ICRC President Peter Maurer: Education for front-line communities must be a priority
On the occasion of the 4th International Conference on the Safe Schools Declaration, which took place from 25 to 27 October 2021 in Abuja, Nigeria, ICRC President Peter Maurer delivered the following pre-recorded message in the closing segment.
I would like to thank Nigeria for hosting this important conference and for its commitment to the protection of education in armed conflicts. ICRC has a long-standing presence in Nigeria, with our action focused on supporting those most impacted by conflict and violence in different parts of the country, in particular in the North East.
We work closely with our partner, the Nigerian Red Cross Society, engaging together for sustainable and needs-based responses to the most vulnerable communities.
Six years have passed since the first international conference on Safe Schools in 2015.
The ICRC commends all 112 states that have joined the political commitment to protect students, teachers, schools, and universities from the most serious effects of conflict. While the widespread endorsement of the declaration is a tremendous achievement, more remains to be done.
At the ICRC, we have worked for many years in conflict zones to restore safety and security in schools – including directly at front lines. The ICRC does this in three main ways: by speaking to arms bearers; by delivering programmes that mitigate the physical and psychological effects of conflict, and, by working with authorities to create policy frameworks for school safety.
In its dialogue with militaries and other weapon bearers, the ICRC reminds all parties to the conflict of their obligations under international humanitarian law. For instance, in Ukraine, the ICRC guided the Ukrainian military and police to integrate IHL and other international norms, and international policing standards into their respective training and operations; it also helped government officials to implement IHL provisions, including respect to educational services.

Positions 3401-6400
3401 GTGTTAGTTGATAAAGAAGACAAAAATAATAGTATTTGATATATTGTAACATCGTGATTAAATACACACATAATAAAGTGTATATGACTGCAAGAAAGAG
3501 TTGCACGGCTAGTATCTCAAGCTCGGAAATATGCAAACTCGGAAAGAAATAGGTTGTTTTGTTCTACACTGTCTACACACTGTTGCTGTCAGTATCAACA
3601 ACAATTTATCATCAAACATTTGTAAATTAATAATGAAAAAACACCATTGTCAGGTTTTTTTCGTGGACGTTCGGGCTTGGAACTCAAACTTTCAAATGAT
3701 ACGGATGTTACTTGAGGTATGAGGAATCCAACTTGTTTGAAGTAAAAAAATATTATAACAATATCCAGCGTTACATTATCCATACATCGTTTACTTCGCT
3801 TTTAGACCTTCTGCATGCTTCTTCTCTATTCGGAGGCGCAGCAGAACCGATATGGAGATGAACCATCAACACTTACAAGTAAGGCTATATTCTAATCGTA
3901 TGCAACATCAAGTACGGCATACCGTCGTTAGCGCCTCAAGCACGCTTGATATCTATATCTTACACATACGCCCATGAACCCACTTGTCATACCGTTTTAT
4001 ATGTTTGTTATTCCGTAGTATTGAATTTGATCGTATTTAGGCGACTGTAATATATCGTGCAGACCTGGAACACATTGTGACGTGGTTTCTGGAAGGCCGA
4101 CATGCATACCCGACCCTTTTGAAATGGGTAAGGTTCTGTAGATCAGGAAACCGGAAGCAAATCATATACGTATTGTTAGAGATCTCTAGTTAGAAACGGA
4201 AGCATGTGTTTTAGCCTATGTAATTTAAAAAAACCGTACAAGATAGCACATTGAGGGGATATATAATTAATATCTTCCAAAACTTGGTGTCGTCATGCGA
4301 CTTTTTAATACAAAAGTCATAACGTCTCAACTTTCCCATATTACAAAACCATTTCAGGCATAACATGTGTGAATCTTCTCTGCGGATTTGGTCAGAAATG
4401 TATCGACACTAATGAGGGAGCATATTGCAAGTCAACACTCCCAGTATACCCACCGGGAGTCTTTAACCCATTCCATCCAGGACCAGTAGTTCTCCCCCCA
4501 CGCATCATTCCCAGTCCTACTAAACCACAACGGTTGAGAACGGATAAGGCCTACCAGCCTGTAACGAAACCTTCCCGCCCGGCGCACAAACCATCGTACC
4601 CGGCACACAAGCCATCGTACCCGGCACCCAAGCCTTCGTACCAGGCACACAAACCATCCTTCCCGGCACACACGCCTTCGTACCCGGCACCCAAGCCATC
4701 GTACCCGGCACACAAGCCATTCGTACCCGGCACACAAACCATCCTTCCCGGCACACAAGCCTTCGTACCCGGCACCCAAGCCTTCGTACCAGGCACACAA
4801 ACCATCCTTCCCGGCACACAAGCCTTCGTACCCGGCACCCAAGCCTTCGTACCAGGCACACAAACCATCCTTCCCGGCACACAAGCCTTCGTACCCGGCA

Not only do behaviours of weapons bearers need to change, but also affected communities must receive the support they need. For instance, in South Sudan, the ICRC worked closely with the Ministry of Education to help children in remote areas affected by conflict sit the 2020/2021 national examinations.
Similarly, in Syria, the ICRC helps students who live in hard-to-reach areas to take their exams. We arranged accommodation for around 3000 students through rehabilitation of 15 schools, so they could take their official certificate exams. Practical measures like these can make all the difference.
The ICRC has developed a number of prevention and response measures which enhance the safety and security of school communities. In Colombia, students and teachers learn how to assess risks and how to behave during outbreaks of violence by conducting drills and establishing contingency plans.
These interventions strengthen the community's feeling of preparedness, self-protection and security. This is crucial because we know that not only direct attacks close schools, but far more frequently it is fear, panic and helplessness which paralyse students and teachers and damage children's futures.
Apart from influencing the behaviour of weapon bearers and direct support to communities, education also must be protected better at the systems level. For instance, in Brazil, the ICRC developed an online platform and app which allows teachers to report shootings in schools in real-time and request support.
This methodology to mitigate risks is now a public policy, which has reduced school closures by 46% in Rio despite an increase of 39% in shootings in the same areas.
We see three areas that will need our multilateral collaboration to achieve the key commitments of the Safe Schools declaration:
- Firstly, in order to ensure behaviour change on battlefields, we urge compliance with the IHL rules that protect education and that endorsing States respect the Safe Schools Guidelines. The ICRC offers its legal reading of the Guidelines and technical advice to all interested parties regarding how to best implement them in specific contexts.
- Secondly, the needs of front-line communities should be prioritized in humanitarian response. The ICRC aims to work with states and relevant organizations to facilitate access to education in hard to reach areas, leveraging our expertise in protection and assistance.
- Thirdly, there is a need to manage the effects of conflict on education systems. The ICRC stands ready to work with all interlocutors – including with ministries of education – to incorporate knowledge and expertise of working in situations of conflict and violence into relevant policies.